A backdoor found targeting Linux systems with the goal of corralling the machines into a botnet and acting as a conduit for downloading and installing rootkits dubbed B1txor20 based on its propagation using the file name ‘b1t,’ the XOR encryption algorithm, and the RC4 algorithm key length of 20 bytes.
The malware leverages a technique called DNS tunneling to build communication channels with C2 servers by encoding data in DNS queries and responses which leverages Log4j Vulnerability
B1txor20, while also buggy in some ways, currently supports the ability to obtain a shell, execute arbitrary commands, install a rootkit, open a SOCKS5 proxy, and functions to upload sensitive information back to the C2 server.
Once compromised, the malware utilizes the DNS tunnel to retrieve and execute commands sent by the server and send the data using encoding techniques to C2 hiding with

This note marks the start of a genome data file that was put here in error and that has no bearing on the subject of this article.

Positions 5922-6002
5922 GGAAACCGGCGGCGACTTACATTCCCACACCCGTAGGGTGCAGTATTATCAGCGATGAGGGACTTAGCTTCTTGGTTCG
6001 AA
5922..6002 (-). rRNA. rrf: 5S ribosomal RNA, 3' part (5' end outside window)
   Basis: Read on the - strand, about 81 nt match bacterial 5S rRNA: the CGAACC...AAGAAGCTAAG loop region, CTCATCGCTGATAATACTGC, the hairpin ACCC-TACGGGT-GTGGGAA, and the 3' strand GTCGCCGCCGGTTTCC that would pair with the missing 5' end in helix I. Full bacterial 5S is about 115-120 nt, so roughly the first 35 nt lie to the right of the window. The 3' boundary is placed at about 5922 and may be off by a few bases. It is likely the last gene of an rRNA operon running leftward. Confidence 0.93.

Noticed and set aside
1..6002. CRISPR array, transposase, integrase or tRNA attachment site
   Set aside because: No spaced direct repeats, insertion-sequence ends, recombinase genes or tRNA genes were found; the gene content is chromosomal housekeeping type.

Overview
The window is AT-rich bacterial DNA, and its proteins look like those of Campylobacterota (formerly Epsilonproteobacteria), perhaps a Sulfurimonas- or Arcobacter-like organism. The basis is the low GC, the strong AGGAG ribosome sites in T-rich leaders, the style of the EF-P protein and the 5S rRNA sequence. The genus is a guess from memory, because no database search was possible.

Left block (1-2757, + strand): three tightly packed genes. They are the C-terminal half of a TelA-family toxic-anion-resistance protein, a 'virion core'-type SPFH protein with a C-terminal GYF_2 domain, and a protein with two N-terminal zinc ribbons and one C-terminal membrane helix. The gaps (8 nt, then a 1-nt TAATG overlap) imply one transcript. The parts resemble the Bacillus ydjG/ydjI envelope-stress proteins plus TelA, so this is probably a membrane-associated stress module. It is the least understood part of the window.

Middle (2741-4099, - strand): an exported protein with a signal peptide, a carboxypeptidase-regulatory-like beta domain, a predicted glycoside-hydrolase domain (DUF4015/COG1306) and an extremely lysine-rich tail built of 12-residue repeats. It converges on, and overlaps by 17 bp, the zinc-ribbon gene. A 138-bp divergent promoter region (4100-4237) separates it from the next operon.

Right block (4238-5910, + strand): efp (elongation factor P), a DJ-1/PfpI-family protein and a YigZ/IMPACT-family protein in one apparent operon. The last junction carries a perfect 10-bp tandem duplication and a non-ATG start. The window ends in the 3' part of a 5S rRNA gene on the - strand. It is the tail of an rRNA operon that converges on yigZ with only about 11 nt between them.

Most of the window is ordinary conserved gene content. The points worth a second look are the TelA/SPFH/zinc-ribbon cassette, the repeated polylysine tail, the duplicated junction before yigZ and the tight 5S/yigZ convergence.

Bot sends the stolen sensitive information, command execution results, and any other information that needs to be delivered, after hiding it using specific encoding techniques, to C2 as a DNS request.
Once received, C2 sends the payload to the Bot side as a response to the DNS request. In this way, Bot and C2 achieve communication with the help of DNS protocol.
A total of 15 commands are implemented, chief among them being uploading system information, executing arbitrary system commands, reading and writing files, starting and stopping proxy services, and creating reverse shells.
Indicators of Compromise